Tony Curtis dies: Your reaction
Hollywood star Tony Curtis has died at his US home at the age of 85, according to ABC News.
The Oscar-nominated actor, who starred in Some Like It Hot opposite Marilyn Monroe, passed away peacefully in bed, a family spokesman said. The star received his Oscar nomination in 1959 for The Defiant Ones, in which he starred with Sidney Poitier.
BBC News website readers have been sharing their memories of the actor:
I remember the afternoon matinees during the summer school holidays and also weekend films in which he starred. A great actor and human as he did a lot for his native Hungary. RIP Tony, a fine actor but a greater man. Bill Aulak, Hitchin
I loved Tony Curtis - partly because everyone thought my dad looked like him when he was younger! Same black hair and twinkly grin. I went to see him at the NFT a while ago and he told some brilliant Hollywood stories in the most entertaining way. You know how you go to these things sometimes and the star can barely be bothered to hide that they are there out of duty? Well Tony was fantastic - really gracious to the audience and his fans, throwing himself into storytelling and interacting with the audience (though it was clear he was getting frail). People loved him and it was a really special evening. I'm off to watch Some Like It Hot now. "Bingowings", Surbiton
My mum met him once at LAX airport in LA. My dad had gone to get a trolley and was trying to attract my mum's attention by pointing at Tony Curtis, but my mum didn't see him. In the end Tony Curtis leaned over to my mum on his way past and said I think he is pointing at me, my dear. Mum said he was not a bit starry and really pleasant. Great actor and star, he will be sadly missed. L. Cooper, Manchester
I remember in 1972 watching Tony Curtis and Roger Moore filming the Persuaders series in Black Park by the river. He was such a gentleman and an amazing actor with a flare for the public. RIP. Dave Williams, Brixworth, Northampton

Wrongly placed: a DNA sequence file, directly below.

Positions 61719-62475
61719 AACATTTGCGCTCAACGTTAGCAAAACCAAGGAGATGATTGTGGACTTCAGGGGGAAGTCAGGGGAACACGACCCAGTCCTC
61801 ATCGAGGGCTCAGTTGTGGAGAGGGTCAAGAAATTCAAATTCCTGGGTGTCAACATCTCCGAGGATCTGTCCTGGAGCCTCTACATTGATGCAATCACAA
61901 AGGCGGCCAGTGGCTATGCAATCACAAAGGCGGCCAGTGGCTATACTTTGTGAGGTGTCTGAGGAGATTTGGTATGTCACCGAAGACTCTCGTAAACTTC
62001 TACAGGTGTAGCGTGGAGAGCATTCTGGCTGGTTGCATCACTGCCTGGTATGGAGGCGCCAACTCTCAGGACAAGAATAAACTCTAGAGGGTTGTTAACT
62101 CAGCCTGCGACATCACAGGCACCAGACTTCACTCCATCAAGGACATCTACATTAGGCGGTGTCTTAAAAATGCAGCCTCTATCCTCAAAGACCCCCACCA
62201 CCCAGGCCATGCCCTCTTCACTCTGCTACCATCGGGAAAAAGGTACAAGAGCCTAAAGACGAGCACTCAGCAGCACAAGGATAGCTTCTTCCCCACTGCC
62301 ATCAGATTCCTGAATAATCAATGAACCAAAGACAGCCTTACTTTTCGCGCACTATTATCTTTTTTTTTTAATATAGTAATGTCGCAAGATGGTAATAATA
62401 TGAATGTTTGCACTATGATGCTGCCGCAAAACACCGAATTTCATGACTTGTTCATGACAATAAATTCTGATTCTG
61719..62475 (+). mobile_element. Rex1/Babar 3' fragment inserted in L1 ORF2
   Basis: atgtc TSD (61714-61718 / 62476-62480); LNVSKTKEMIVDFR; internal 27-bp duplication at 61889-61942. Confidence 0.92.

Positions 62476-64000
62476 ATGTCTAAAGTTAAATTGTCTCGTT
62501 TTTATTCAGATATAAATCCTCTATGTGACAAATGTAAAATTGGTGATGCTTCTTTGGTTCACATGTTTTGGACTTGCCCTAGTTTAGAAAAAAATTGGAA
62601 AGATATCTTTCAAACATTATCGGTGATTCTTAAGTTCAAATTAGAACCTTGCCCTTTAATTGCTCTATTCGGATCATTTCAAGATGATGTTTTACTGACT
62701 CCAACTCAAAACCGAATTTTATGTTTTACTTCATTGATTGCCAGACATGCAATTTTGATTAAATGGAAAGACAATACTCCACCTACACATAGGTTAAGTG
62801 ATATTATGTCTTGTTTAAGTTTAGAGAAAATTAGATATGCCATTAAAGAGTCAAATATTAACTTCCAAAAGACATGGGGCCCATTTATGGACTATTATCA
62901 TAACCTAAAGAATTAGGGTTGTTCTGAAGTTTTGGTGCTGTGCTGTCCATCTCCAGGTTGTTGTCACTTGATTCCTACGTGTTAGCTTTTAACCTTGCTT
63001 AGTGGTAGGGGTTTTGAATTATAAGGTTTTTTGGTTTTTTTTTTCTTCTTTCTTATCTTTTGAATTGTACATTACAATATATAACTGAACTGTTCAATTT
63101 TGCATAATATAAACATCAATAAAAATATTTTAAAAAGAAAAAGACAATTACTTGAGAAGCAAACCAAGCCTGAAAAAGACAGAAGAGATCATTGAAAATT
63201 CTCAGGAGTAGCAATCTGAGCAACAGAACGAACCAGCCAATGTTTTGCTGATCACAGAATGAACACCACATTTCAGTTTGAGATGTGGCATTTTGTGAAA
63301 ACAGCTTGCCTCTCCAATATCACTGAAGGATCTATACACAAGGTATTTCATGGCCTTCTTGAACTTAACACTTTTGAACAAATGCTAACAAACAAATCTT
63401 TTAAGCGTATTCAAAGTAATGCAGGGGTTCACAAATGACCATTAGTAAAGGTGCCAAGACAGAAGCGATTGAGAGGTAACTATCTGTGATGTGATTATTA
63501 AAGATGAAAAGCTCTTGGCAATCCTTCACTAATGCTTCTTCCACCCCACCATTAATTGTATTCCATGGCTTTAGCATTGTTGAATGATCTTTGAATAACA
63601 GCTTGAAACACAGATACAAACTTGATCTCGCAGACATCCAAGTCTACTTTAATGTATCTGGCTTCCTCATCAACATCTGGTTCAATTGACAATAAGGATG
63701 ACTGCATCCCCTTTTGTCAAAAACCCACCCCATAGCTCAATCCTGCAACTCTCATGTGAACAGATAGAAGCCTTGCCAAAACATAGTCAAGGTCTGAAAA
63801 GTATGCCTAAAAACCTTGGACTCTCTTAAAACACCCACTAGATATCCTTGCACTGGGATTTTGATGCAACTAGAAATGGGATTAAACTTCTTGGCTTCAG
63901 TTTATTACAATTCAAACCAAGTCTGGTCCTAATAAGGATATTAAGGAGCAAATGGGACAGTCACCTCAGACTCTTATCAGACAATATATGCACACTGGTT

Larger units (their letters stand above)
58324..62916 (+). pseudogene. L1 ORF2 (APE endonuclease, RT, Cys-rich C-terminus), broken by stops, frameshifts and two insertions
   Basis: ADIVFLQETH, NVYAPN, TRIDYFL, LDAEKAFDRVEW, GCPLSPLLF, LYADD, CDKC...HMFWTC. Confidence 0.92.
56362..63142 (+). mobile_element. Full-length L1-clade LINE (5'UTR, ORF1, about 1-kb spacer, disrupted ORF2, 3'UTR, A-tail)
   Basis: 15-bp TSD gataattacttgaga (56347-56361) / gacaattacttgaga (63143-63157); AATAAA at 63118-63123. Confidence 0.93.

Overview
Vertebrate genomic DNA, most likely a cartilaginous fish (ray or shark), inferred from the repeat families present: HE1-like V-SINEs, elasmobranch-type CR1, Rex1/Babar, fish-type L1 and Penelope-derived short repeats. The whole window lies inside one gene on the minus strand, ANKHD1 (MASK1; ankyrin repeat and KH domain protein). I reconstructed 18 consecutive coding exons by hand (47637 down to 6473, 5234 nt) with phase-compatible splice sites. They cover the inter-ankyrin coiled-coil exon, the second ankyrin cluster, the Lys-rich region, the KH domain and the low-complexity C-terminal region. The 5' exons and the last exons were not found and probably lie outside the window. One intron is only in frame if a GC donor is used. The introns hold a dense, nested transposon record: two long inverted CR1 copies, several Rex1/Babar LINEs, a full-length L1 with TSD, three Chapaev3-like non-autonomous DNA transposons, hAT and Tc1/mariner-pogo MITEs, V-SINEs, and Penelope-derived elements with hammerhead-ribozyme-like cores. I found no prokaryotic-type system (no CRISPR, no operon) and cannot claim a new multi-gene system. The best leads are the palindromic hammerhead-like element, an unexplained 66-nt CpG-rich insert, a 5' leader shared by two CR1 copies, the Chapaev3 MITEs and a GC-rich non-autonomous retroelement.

How sad, he was such a lovely actor, and I best remember him in Spartacus, one of the best films ever. He was so good looking, the quintessential idol of teenagers in the 50's, and into the 60's too. Jane Neal, Littlehampton
Though he never really cut it for me as an actor, the fact that he spent millions of his own money refurbishing the Central Synagogue in Budapest is testament enough to the man for me. The building is now magnificent and stands as a monument to the atrocities meted out to his Hungarian ancestors, as well as being the hub of the local Jewish community. Andy Harvey, Warwick
Today everyone will be talking about Some Like it Hot, but it was roles like Joker Jackson in The Defiant Ones and the unscrupulous Sidney Falco in Sweet Smell of Success that made him a true legend. He will not be missed, because his work will always live on. David Neary, Dublin
Brilliant as the great Leslie in The Great race (1965), cast alongside Jack Lemmon once more. The first time I watched it I had to pop out to the kitchen to combat attacks of hiccups from laughing too much. Very versatile actor, he will be missed. Mark Merrigan, Stony Stratford, Milton Keynes
What comes straight to mind is Tony Curtis in the British TV series The Persuaders. It was part of my childhood landscape. The great chemistry and geniality between him and Roger Moore. A great double act. But my favourite endearing memory of him is as a very convincing jazz playing gal in Some Like It Hot. Richard Bevan, London
Tony Curtis was once asked about Elvis, who had modelled his famous hairstyle on Curtis'. He recalled how when walking through the studio lot one day Elvis suddenly pulled him into his trailer. The "boy" talked excitedly: Elvis: I just want you to know how much of a fan I am of yours, Mr. Curtis. Tony: Don't call me Mr Curtis. Elvis: What should I call you, then? Tony: Just Tony… (pause) What should I call you? Elvis: Mr Presley. Gary Williams, Weston-super-Mare